Mucin-Inspired, High Molecular Weight Virus Binding Inhibitors Show Biphasic Binding Behavior to Influenza A Viruses
M. Wallert, C. Nie, P. Anilkumar, S. Abbina, S. Bhatia, K. Ludwig, J. N. Kizhakkedathu, R. Haag, S. Block – 2020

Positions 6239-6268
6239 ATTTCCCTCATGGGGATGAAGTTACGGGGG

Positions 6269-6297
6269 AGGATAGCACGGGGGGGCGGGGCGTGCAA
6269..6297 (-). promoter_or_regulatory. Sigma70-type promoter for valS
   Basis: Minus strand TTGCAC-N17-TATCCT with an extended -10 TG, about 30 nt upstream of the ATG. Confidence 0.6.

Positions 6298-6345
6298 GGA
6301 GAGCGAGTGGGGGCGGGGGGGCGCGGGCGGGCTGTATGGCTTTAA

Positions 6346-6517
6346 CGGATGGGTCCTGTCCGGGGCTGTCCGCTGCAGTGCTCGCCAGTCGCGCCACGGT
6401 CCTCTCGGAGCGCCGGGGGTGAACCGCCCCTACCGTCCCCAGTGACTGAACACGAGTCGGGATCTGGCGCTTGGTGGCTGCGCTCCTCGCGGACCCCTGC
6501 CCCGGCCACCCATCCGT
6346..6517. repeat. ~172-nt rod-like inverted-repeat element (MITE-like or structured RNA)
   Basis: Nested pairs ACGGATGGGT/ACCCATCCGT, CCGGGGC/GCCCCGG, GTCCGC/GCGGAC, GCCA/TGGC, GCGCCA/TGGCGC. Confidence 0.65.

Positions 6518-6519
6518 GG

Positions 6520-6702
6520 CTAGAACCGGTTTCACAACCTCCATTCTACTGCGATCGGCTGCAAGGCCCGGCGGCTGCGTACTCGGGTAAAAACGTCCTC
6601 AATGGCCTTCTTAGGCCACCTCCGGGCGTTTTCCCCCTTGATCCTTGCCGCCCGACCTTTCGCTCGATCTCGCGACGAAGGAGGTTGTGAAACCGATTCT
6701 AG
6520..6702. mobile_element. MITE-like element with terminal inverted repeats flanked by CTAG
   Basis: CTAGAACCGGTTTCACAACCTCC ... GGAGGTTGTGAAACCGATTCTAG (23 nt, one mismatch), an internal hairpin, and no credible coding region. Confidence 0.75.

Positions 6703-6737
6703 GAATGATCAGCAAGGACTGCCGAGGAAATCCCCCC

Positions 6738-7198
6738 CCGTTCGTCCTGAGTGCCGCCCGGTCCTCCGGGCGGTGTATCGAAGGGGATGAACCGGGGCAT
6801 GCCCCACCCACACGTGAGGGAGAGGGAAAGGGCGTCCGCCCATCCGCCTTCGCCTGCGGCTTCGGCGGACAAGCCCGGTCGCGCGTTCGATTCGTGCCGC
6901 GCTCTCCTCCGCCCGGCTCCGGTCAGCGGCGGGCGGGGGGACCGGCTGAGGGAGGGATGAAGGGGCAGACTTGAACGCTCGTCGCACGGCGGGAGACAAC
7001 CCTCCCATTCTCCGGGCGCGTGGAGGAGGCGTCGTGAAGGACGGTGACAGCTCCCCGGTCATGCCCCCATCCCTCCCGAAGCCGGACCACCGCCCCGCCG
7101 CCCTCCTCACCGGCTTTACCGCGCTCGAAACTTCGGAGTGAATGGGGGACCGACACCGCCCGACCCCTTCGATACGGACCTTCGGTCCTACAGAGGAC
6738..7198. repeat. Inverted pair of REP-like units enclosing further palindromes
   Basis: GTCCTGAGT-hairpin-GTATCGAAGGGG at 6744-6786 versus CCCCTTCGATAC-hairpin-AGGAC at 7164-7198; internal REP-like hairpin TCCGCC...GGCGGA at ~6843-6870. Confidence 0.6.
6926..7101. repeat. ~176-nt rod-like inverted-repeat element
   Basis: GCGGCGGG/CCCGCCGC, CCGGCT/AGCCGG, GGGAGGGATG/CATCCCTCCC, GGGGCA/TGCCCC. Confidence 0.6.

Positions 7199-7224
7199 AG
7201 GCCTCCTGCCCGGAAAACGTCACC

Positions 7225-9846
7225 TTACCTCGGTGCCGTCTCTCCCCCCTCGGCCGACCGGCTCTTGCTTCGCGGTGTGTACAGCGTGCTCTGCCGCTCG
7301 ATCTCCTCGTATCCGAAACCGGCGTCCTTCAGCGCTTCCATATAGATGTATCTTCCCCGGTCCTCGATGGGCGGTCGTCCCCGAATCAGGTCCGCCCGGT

Multivalent binding inhibitors are a promising new class of antivirals that prevent virus infections by inhibiting virus binding to cell membranes. The design of these inhibitors is challenging as many properties, for example, inhibitor size and functionalization with virus attachment factors, strongly influence the inhibition efficiency. Here, virus binding inhibitors are synthesized, the size and functionalization of which are inspired by mucins, which are naturally occurring glycosylated proteins with high molecular weight (MDa range) and interact efficiently with various viruses. Hyperbranched polyglycerols (hPGs) with molecular weights ranging between 10 and 2600 kDa are synthesized, thereby hitting the size of mucins and allowing for determining the impact of inhibitor size on the inhibition efficiency. The hPGs are functionalized with sialic acids and sulfates, as suggested from the structure of mucins, and their inhibition efficiency is determined by probing the inhibition of influenza A virus (IAV) binding to membranes using various methods. The largest, mucin-sized inhibitor shows potent inhibition at pm concentrations, while the inhibition efficiency decreases with decreasing the molecular weight. Interestingly, the concentration-dependent IAV inhibition shows a biphasic behavior, which is attributed to differences in the binding affinity of the inhibitors to the two IAV envelope proteins, neuraminidase, and hemagglutinin.